“For this exercise, I want you to recall a memory you have of a flower. It could be anything; the smallest, most seemingly insignificant fragment.”
Everyone in the room shifts in their seats. No one wants to be here. Well, a few, but the majority would have traded a kidney just to get out of yet another ‘exercise’.
“Then, I want you to write it down. Or don’t.” Our teacher smiles as if sharing an inside joke. “That’s alright as well. But if you can, please”, she makes a gesture to include everyone, “share it with the class. Memories can show to be very relatable, even the strangest ones.”
The room goes even quieter than before, as if waiting for further instructions. She says nothing more, but her eyes observe each and everyone to make sure we take this seriously. With a low, unified sigh, people start to stare unseeingly up at the ceiling or to the walls, ignoring the present to embrace or at least glimpse into a past that not long ago meant a common, open wound that no one wishes to approach.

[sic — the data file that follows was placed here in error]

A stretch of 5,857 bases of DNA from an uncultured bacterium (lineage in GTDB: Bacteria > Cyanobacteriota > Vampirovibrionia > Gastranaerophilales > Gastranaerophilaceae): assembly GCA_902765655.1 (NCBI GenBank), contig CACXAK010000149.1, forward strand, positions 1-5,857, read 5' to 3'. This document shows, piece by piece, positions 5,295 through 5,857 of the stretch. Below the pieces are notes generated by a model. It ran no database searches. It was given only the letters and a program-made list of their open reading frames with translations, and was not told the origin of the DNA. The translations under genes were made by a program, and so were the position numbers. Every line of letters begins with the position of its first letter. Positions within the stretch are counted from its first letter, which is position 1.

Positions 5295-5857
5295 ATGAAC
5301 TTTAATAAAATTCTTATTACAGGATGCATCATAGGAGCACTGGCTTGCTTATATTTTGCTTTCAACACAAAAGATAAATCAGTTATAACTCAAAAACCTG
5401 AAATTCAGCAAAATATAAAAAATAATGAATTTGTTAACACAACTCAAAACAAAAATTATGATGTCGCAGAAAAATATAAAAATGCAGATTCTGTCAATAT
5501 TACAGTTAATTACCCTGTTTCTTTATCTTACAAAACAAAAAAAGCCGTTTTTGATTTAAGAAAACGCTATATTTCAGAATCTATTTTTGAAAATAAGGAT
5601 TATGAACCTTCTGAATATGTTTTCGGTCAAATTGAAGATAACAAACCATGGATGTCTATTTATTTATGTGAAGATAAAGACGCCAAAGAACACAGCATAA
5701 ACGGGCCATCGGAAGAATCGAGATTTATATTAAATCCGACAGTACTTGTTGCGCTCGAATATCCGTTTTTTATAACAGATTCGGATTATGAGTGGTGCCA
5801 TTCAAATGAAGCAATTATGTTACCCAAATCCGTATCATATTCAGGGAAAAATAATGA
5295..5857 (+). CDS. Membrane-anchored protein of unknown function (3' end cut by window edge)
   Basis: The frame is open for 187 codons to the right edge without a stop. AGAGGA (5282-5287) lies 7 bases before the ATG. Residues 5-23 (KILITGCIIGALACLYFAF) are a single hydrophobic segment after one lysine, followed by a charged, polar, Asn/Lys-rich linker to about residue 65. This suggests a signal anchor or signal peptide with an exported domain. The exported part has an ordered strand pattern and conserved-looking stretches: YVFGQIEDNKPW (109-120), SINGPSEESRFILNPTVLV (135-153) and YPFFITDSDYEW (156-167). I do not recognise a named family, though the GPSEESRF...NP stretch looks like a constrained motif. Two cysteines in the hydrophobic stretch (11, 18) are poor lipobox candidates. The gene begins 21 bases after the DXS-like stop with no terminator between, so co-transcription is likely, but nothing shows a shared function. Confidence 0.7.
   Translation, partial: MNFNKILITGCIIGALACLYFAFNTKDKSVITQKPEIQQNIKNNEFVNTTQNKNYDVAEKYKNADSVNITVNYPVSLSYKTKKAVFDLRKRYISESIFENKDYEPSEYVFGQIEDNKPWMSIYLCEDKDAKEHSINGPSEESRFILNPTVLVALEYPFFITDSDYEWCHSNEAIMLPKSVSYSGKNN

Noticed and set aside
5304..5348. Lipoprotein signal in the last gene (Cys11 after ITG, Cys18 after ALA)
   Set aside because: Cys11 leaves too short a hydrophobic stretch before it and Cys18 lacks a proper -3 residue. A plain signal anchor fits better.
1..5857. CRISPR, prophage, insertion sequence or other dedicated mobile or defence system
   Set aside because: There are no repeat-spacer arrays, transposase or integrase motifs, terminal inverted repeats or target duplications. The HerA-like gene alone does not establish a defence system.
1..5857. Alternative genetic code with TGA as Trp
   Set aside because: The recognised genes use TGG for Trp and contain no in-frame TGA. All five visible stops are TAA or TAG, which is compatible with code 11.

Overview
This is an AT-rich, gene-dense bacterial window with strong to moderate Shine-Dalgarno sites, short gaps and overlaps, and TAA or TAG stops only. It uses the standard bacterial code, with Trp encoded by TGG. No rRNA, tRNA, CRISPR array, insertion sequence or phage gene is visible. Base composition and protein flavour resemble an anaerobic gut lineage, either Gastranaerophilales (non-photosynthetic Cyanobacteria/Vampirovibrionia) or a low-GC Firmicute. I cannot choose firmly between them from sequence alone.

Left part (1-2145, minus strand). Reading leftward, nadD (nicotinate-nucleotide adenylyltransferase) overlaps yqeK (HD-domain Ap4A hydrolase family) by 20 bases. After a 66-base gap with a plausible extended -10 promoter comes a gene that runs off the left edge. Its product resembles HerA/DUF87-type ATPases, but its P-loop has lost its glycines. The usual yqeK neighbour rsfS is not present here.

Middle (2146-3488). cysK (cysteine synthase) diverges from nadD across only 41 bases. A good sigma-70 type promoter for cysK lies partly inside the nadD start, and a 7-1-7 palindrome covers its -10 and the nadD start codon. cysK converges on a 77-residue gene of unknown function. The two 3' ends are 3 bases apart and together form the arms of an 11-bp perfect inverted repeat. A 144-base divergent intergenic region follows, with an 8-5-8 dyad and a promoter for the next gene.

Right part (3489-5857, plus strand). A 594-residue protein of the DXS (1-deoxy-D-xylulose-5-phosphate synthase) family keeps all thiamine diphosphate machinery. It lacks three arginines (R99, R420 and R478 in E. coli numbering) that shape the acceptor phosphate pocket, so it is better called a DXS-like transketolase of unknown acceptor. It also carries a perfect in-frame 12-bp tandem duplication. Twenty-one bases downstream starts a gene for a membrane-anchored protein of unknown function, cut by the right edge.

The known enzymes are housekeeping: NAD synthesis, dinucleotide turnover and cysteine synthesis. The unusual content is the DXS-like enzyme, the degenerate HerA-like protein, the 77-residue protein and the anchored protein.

I do the same, needlessly, since I already see that memory clear as day. It rolls towards me, like a soft wave.
It felt strange taking those last steps of the stairs. I had been there before, many times. But that was in a different life, or so it seemed now. Their azaleas were now placed outside, awaiting fall to bloom. The last time I saw the 2 pink flowers, frost had covered the patio furniture and I hurriedly said goodbye, already deciding what to watch next time. This was a familiar sight, as if nothing had changed, yet, everything had.
The world was now recuperating from a wordless, faceless, change to the core. Values, hopes, dreams, fears, principles had been challenged, questioned. A drastic overturn, reality suspended, leaving confusion and lost minds in its tracks.
And then I rang the bell, ready to hug my sister again.
“Alright”, our teacher’s voice cuts through the blank silence, “who wants to start?”
Hesitantly, I raise my hand.